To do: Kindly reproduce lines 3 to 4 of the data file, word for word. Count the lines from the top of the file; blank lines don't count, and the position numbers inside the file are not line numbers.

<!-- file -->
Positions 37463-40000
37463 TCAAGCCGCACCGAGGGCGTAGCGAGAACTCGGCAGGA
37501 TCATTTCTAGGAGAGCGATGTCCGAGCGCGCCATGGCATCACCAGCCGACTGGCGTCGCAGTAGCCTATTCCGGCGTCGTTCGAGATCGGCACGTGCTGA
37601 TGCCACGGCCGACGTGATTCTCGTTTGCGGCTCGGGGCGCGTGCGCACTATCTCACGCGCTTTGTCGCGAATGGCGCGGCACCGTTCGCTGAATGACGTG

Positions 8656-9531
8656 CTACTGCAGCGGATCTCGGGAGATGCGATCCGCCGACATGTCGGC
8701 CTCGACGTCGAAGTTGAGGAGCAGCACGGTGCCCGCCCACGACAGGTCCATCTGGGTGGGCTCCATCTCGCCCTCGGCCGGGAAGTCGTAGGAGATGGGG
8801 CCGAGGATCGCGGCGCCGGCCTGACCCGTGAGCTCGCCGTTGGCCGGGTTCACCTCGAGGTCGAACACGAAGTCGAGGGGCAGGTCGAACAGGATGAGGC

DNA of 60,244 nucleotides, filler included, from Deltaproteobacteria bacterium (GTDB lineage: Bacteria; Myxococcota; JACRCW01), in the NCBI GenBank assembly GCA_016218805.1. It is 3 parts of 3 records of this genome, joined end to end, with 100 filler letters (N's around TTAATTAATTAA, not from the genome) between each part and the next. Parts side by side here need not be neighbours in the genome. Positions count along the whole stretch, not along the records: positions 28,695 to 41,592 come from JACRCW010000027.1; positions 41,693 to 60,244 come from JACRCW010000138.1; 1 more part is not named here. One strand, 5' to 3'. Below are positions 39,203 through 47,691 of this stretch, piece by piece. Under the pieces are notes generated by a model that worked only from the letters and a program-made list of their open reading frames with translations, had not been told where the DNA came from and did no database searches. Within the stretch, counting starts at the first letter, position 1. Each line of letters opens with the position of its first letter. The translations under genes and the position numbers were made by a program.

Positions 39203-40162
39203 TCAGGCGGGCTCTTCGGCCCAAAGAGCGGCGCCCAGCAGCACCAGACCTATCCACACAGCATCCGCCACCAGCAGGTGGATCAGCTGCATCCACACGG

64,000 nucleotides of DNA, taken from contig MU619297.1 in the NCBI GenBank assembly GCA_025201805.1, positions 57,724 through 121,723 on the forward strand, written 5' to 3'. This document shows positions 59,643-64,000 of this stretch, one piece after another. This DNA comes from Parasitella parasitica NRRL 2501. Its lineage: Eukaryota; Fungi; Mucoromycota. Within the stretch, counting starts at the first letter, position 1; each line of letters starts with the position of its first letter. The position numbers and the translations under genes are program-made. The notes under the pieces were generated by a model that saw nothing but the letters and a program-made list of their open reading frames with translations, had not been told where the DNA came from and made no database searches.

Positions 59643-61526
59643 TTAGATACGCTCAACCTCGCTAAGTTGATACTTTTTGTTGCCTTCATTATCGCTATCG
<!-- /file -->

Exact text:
37501 TCATTTCTAGGAGAGCGATGTCCGAGCGCGCCATGGCATCACCAGCCGACTGGCGTCGCAGTAGCCTATTCCGGCGTCGTTCGAGATCGGCACGTGCTGA
37601 TGCCACGGCCGACGTGATTCTCGTTTGCGGCTCGGGGCGCGTGCGCACTATCTCACGCGCTTTGTCGCGAATGGCGCGGCACCGTTCGCTGAATGACGTG